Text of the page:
The narrator rejects Ras the Exhorter’s philosophy simply because it contradicts the ideology of the Brotherhood. He is still blind to the reality that he is merely a tool in a large, elaborate scheme. Ellison makes Ras’s philosophy attractive because Ras indeed advocates an identity founded upon the self, an identity that is independent of the views of others. However, Ras’s militancy makes his philosophy less attractive, for he means to achieve his goal through violence and vengeance. Because Ras spares the invisible man as a result of common skin color, Ras is further seen as understanding and justified despite his violent undertakings.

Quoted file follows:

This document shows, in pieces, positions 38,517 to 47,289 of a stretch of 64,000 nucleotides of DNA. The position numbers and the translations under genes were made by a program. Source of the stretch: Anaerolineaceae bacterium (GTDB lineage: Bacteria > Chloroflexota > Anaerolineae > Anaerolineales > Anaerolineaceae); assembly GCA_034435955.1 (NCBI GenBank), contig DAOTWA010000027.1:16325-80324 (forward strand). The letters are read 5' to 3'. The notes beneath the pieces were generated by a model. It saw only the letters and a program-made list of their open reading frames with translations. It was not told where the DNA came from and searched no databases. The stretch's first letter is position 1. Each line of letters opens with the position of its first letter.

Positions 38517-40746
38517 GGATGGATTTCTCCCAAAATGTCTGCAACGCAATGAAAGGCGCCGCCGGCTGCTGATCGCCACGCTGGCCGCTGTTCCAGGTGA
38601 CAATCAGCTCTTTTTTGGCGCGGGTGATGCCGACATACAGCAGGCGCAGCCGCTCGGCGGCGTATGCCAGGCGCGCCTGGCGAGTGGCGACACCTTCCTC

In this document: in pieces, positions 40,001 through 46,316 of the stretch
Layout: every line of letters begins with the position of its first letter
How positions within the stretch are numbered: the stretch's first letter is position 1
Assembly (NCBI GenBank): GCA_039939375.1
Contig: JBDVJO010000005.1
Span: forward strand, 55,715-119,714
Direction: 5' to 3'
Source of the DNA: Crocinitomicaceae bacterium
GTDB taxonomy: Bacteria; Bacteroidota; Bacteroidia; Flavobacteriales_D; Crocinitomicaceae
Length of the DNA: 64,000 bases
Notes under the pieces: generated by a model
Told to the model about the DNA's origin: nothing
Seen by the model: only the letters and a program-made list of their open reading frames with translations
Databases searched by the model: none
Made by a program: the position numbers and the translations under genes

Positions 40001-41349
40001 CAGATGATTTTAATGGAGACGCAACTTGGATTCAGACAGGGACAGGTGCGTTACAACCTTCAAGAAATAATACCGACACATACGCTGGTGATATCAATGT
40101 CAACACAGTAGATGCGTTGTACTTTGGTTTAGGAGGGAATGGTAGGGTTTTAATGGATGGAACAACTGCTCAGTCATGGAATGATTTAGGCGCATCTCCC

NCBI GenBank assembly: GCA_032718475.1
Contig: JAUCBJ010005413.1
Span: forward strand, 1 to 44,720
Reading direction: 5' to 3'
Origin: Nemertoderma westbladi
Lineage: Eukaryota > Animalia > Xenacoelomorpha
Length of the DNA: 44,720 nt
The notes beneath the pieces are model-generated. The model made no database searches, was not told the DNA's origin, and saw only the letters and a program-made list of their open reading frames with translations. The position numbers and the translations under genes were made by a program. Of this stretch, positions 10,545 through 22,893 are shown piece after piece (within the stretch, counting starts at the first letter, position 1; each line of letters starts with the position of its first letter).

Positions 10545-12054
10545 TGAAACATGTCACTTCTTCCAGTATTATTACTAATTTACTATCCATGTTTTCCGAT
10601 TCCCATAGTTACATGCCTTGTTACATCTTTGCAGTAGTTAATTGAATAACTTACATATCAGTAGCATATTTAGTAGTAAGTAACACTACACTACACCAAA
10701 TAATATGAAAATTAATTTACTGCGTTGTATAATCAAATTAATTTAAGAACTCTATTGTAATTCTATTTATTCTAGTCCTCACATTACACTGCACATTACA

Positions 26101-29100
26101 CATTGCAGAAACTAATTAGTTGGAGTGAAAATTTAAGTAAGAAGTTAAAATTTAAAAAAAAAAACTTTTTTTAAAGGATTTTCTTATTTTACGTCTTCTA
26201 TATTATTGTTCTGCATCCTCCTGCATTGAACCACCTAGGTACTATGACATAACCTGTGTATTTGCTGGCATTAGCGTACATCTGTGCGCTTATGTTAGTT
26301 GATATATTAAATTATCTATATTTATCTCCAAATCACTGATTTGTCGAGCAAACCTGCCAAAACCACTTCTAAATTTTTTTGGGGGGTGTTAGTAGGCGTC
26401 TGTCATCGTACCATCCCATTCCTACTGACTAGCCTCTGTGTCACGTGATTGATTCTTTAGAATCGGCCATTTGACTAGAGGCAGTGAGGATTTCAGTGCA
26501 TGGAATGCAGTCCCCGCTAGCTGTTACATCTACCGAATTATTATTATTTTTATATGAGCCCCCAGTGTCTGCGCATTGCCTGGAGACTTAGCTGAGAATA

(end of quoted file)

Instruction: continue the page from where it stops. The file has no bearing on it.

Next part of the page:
Brother Tarp chooses the narrator to be the recipient of his chain link because he hopes to encourage the invisible man and remind him about what the Brotherhood is really fighting for. The invisible man figures, “Something, perhaps, like a man passing on to his son his own father’s watch, which the son accepted not because he wanted the old-fashioned timepiece for itself, but because of the overtones of unstated seriousness and solemnity of the paternal gesture which at once joined him with his ancestors, marked a high point of his present, and promised a concreteness to his nebulous and chaotic future.” In other words, Brother Tarp felt a familial connection with the invisible man and desired to motivate him to keep his head up and continue his good work at a time when the narrator felt lost and frightened. By his gesture, Tarp reminds the narrator to never become complacent and take freedom for granted.